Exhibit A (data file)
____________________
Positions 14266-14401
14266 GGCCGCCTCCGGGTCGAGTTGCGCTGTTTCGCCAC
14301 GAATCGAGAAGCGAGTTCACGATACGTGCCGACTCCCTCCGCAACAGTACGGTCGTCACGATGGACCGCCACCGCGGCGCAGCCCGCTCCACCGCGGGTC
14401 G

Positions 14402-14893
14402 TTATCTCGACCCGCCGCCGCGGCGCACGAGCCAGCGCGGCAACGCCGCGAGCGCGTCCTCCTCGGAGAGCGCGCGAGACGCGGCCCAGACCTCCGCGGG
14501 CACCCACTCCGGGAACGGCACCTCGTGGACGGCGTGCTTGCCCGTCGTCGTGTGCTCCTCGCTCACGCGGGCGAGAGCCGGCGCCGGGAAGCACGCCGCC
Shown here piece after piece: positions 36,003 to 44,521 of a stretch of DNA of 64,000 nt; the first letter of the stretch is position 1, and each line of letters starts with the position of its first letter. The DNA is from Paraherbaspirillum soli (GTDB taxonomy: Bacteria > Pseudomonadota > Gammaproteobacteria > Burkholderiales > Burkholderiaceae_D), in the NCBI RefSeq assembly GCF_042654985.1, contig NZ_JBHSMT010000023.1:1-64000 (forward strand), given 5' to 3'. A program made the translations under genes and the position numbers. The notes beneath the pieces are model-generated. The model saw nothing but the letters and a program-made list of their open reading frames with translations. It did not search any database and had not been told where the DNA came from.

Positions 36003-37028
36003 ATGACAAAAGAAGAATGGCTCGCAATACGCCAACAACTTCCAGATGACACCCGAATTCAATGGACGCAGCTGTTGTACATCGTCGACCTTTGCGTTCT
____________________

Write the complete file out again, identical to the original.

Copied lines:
Positions 14266-14401
14266 GGCCGCCTCCGGGTCGAGTTGCGCTGTTTCGCCAC
14301 GAATCGAGAAGCGAGTTCACGATACGTGCCGACTCCCTCCGCAACAGTACGGTCGTCACGATGGACCGCCACCGCGGCGCAGCCCGCTCCACCGCGGGTC
14401 G

Positions 14402-14893
14402 TTATCTCGACCCGCCGCCGCGGCGCACGAGCCAGCGCGGCAACGCCGCGAGCGCGTCCTCCTCGGAGAGCGCGCGAGACGCGGCCCAGACCTCCGCGGG
14501 CACCCACTCCGGGAACGGCACCTCGTGGACGGCGTGCTTGCCCGTCGTCGTGTGCTCCTCGCTCACGCGGGCGAGAGCCGGCGCCGGGAAGCACGCCGCC
Shown here piece after piece: positions 36,003 to 44,521 of a stretch of DNA of 64,000 nt; the first letter of the stretch is position 1, and each line of letters starts with the position of its first letter. The DNA is from Paraherbaspirillum soli (GTDB taxonomy: Bacteria > Pseudomonadota > Gammaproteobacteria > Burkholderiales > Burkholderiaceae_D), in the NCBI RefSeq assembly GCF_042654985.1, contig NZ_JBHSMT010000023.1:1-64000 (forward strand), given 5' to 3'. A program made the translations under genes and the position numbers. The notes beneath the pieces are model-generated. The model saw nothing but the letters and a program-made list of their open reading frames with translations. It did not search any database and had not been told where the DNA came from.

Positions 36003-37028
36003 ATGACAAAAGAAGAATGGCTCGCAATACGCCAACAACTTCCAGATGACACCCGAATTCAATGGACGCAGCTGTTGTACATCGTCGACCTTTGCGTTCT